Newsletter - BUMSTED PICKS OF 2012 - Jack's Picks

Monday Dec 03 2012
by Whodunit

Jack's Picks

During this past year I enjoyed a number of books, but never felt that a single one could be my “book of the year.” I have decided instead to choose one title representative of one of the most important trends in recent crime fiction: the setting of books in Europe in the interwar period, one of the nastiest and most brutal but none the less most important eras in history. The years between 1919 and 1945 witnessed some truly horrendous historical developments, including the rise of the dictators Hitler, Stalin, Mussolini, and Franco. (Curiously enough, until the mid-1930s the term “dictator” was not in Canada a dirty word; the Studebaker Corporation named its top-of-the-line luxury automobile “The Dictator”.) The period also saw the mass murder of millions of people in the Holocaust, the Holdomor, and the Stalinist Purges of the 1930s.

One of the major repressive institutions developed in the interwar years was the Gulag, a series of forced labour camps spread across Russia and Siberia that served to house millions of dissidents and criminals between 1930 and the 1950s. It was through the writings of Alexander Soltzhenitzen that the West first learned of the Gulag, the name of the Russian government agency that administered the camp system – it is the acronym for Chief Administration of Corrective Labour Camps and Colonies, officially created on 25 April 1930 and dismantled after Stalin’s death on 13 January 1960. The Gulag had its origins in the Tsarist period, when Russian troublemakers were exiled to the harsh environment of Siberia and forced to help build and construct in the wilderness. Such camps were not the same as the German “concentration camps” of Holocaust notoriety (again, “concentration camp” had not always been a dirty word –the military camps in which Canadian soldiers were housed in 1919 before being transported back to Canada were called “concentration camps”), because they were not deliberately organized as death camps, although the mortality rates in them was very high. The regime had no interest in providing decent living conditions for the prisoners, and shortages of food and warm clothing, as well as unheated buildings, were common. As Soltzhenitzen pointed out in his books, most prisoners had little thought for anything other than survival, but many prisoners, particularly in the later period, were eventually returned to Soviet life. The term “Gulag” was not often used in Russia; the system was called “the camps” or “the zone” or “the meat grinder,” and the official term “corrective labour camp” is perfectly descriptive of the Communist attitude toward the institution. The camps were used to exploit natural resources and to construct infrastructure. At their height they contained between one and two million prisoners at any given time. The death toll in the Gulag was especially high during the war, when many prisoners suffered from starvation. The camps often held their prisoners without walls or barbed wire, because the climate made it difficult to escape, particularly given the frequent physical weakness of the prisoner.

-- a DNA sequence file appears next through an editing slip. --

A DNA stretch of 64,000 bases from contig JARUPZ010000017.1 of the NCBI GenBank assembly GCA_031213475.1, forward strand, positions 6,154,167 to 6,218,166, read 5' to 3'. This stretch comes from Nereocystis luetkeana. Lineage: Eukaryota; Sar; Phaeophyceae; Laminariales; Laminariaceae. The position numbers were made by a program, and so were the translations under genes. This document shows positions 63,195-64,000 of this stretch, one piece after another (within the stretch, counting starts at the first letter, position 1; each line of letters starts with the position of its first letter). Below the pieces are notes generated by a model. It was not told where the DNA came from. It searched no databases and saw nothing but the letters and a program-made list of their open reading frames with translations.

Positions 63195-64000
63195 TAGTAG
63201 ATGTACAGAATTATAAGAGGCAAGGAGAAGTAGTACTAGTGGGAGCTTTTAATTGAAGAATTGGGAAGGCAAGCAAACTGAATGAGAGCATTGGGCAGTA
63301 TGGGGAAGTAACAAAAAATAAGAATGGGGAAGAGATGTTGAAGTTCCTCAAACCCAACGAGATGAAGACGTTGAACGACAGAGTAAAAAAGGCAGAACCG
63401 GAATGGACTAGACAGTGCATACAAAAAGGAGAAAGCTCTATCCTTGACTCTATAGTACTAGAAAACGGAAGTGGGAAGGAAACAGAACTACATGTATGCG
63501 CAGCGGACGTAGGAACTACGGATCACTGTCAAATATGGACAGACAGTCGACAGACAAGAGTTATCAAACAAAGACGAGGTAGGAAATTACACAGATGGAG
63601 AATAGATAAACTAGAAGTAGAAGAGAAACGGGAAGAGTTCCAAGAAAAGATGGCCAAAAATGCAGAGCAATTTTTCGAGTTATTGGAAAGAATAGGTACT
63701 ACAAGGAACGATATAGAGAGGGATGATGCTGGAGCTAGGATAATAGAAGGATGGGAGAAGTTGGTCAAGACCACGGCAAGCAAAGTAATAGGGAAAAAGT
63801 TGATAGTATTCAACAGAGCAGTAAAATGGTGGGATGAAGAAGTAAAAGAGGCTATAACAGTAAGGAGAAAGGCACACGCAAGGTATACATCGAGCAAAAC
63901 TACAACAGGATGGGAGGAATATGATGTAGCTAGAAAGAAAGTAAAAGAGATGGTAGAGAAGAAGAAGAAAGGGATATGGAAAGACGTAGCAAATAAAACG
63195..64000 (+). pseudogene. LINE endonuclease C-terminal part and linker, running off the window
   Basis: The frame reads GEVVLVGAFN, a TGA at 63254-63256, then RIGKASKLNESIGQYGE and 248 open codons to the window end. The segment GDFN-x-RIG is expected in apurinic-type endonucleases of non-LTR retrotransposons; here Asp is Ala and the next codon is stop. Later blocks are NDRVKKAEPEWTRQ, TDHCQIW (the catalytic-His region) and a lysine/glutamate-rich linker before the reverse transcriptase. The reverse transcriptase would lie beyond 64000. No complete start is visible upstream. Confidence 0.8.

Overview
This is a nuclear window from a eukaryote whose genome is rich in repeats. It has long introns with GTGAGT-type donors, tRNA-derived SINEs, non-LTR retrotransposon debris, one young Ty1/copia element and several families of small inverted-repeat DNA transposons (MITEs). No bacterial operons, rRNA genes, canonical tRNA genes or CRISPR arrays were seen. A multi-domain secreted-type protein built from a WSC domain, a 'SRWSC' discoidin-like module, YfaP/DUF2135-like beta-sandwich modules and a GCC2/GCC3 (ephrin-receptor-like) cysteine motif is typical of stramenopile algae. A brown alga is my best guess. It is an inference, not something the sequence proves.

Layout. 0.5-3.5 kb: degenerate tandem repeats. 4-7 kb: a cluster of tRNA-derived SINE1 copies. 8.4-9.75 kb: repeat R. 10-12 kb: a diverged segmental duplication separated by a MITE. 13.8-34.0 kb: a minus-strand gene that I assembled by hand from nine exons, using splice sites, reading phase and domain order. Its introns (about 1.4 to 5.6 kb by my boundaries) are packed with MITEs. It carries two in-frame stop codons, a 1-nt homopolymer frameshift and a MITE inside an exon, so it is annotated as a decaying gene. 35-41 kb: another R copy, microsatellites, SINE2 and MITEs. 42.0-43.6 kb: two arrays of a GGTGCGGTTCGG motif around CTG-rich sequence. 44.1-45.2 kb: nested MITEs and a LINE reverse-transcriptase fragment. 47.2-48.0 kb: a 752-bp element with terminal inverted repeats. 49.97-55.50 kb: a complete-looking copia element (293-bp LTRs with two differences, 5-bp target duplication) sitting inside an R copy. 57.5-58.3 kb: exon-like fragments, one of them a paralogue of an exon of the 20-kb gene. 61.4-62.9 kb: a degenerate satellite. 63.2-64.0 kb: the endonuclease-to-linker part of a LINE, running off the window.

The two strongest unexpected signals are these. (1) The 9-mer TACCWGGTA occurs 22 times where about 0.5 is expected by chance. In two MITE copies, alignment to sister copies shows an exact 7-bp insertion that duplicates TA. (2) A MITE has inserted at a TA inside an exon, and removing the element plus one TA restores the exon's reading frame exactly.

The Gulag system is well dramatized in the book I am nominating as my “book of the year.” It is by a British author whose pseudonym is Sam Eastland and it is entitled Siberian Red, third in a series of novels featuring Inspector Pekkala. By birth a Finn, Pekkala was chosen by the Tsar to be his personal investigator, and with the revolution he is exiled to a labour camp in Siberia. He is eventually resurrected by Joe Stalin, with whom he had been acquainted while working for the Tsar, as a special investigator. In this book he is sent under cover back to his old camp to search for a lost treasure (and in the process solve a series of rather nasty crimes). Some reviewers have complained that Pekkala is more like a superhuman hero than a real life detective, but it seems to me that this criticism is a matter of interpretation. Anyone who has followed Bernie Gunther or Arkady Renko throughout their careers must surely realize that these guys are not ordinary mortals, and in any case, it is not Pekkala as special investigator but Pekkala as victimized prisoner that is most important in this novel. The descriptions of daily life in the camp are well-researched and well-realized, and from them the reader gets quite a good idea of how the Gulag functioned. The emphasis on the partial internal governance of the camp by the prisoners themselves seems to me particularly important because it is so often overlooked. As in most repressive situations, the collaboration of the victims is an important component in the functioning of the system. (Read an excerpt here.)

In February 2013 I will undertake a series of lectures at the University Women’s Club of Winnipeg in which I will attempt to extend the above analysis of Siberian Red to the larger world of crime fiction set in the interwar period, using the fiction to illustrate the history. 



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